Leisel Jones will dive into London's Aquatics Centre pool as the first Australian swimmer to compete at four Olympics and try to reclaim her crown as the world's best woman breaststroker from American Rebecca Soni.
Jones, the self-appointed "Mother Goose" of the Australian swim team, captured the 100 metres breaststroke title at the Beijing Games to cap her tortured quest for Olympic glory but promptly gave up the throne in 2009 on a year-long sabbatical.
Soni, who took silver behind Jones at Beijing, swam straight into the power vacuum and has fended off the 26-year-old's challenges in the interim years.
Jones was runner-up to Soni when the American defended her 100m world title at Shanghai last year, and was upstaged by young team mate Leiston Pickett at the national trials earlier this year as she struggled with a virus.
But her second-placed finish behind Pickett at the trials was enough to put her in the frame to defend her title and she has her warned rivals that she prefers being the hunter, rather than the hunted.
"I didn't think I'd ever make it to four Olympics, that's just an absolute dream," she said at the trials.
"I am the Mother Goose ... I love watching the younger guys, and obviously I train with them day in day out.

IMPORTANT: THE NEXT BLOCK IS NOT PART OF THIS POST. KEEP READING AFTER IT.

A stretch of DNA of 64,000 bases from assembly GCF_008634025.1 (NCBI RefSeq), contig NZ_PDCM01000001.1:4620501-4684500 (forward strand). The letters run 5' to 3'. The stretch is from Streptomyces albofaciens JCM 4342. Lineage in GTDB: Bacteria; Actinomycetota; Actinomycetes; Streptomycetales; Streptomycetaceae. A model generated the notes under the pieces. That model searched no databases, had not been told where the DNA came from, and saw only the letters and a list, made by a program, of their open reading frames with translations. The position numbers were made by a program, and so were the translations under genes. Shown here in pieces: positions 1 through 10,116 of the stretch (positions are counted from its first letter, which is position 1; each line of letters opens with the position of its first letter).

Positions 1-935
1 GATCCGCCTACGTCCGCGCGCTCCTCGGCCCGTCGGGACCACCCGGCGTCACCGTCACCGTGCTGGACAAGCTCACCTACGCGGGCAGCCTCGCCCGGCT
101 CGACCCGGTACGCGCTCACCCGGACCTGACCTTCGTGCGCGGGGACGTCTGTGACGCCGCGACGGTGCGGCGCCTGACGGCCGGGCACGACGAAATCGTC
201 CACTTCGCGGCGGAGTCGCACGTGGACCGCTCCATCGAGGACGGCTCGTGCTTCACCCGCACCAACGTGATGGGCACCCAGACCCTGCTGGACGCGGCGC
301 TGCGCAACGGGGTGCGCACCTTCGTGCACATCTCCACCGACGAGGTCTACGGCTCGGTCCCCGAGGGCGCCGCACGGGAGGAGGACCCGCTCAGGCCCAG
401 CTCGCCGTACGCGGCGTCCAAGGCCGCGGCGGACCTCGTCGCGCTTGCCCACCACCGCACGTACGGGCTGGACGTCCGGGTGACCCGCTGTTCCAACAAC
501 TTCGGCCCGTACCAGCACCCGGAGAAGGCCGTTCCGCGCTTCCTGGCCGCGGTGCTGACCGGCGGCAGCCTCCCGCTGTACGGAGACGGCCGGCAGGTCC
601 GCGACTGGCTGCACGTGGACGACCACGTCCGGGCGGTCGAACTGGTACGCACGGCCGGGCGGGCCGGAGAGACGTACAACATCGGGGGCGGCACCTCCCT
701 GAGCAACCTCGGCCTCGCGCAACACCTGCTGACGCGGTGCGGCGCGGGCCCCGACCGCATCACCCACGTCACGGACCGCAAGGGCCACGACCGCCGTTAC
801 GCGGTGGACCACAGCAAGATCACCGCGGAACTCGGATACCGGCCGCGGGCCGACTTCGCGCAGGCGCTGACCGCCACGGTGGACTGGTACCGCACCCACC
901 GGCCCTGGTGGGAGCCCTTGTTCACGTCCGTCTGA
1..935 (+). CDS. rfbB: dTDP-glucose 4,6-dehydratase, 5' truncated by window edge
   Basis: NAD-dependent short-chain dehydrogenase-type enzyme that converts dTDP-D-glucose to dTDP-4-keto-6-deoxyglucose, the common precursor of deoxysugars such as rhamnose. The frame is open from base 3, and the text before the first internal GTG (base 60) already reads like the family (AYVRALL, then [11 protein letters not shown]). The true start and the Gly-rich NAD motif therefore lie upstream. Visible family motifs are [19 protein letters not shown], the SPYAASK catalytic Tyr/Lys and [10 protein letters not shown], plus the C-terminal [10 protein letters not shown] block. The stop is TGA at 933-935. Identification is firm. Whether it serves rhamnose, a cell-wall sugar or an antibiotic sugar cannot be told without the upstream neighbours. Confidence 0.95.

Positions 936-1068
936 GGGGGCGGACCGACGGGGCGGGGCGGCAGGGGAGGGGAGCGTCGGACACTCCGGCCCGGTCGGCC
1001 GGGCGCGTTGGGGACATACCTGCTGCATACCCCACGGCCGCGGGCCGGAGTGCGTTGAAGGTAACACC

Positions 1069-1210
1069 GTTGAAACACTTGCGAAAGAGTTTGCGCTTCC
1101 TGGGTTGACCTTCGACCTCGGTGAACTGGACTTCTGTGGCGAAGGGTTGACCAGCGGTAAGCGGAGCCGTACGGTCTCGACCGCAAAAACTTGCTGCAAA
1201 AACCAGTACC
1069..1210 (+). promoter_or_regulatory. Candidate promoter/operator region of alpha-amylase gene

"I think Leiston is obviously a very good competitor as well so I think she'll get there and we'll be mowing Rebecca Soni down."
Seven-times world champion Jones has her work cut out for her to get up to Soni's speed, and is 17th behind the American who tops the 2012 timesheets.
She has turned to Michael Bohl, the coach of team-mate and triple Olympic champion Stephanie Rice, to give her a final push in what is likely to be her Games swansong.
Born in Katherine, a remote rural town in northern Australia, Jones was discovered by former coach Ken Wood at a Brisbane pool where her mother worked as a cleaner.
Wood taught the teenage Jones to imagine a giant crab was chasing her during training to have her kick faster, and she later swapped the crab for the image of a Ferrari and herself behind the wheel as she powered down the lanes.
She burst onto the world scene as a 15-year-old at the 2000 Sydney Games, winning silver in the 100m breaststroke and 4x100m medley to become her country's youngest Olympic medallist.
Her achievements and telegenic looks brought crushing pressure along with instant stardom, however, and she was savaged by Australian media after her failure to win individual gold at the 2004 Athens Games, accused of being graceless in defeat.
After admitting to depression and self-esteem issues, Jones split with Wood and embarked on a four-year period of dominance under Swiss coach Stephan Widmer, capturing the 100 and 200 world titles in Montreal in 2005 and defending them successfully in Melbourne two years later.
Jones has not ruled out a fifth Olympic tilt but sees herself going to the 2016 Rio Games as a tourist or an athlete liaison officer rather than a competitor.
"I'd love to go to Rio but I think it would be on a holiday at this stage, so I would have to take a massive break and would have to do a comeback," she said.
"But I'm not one for comebacks, so pretty much London, I'm going to make the most of it and I really want to go out with a bang."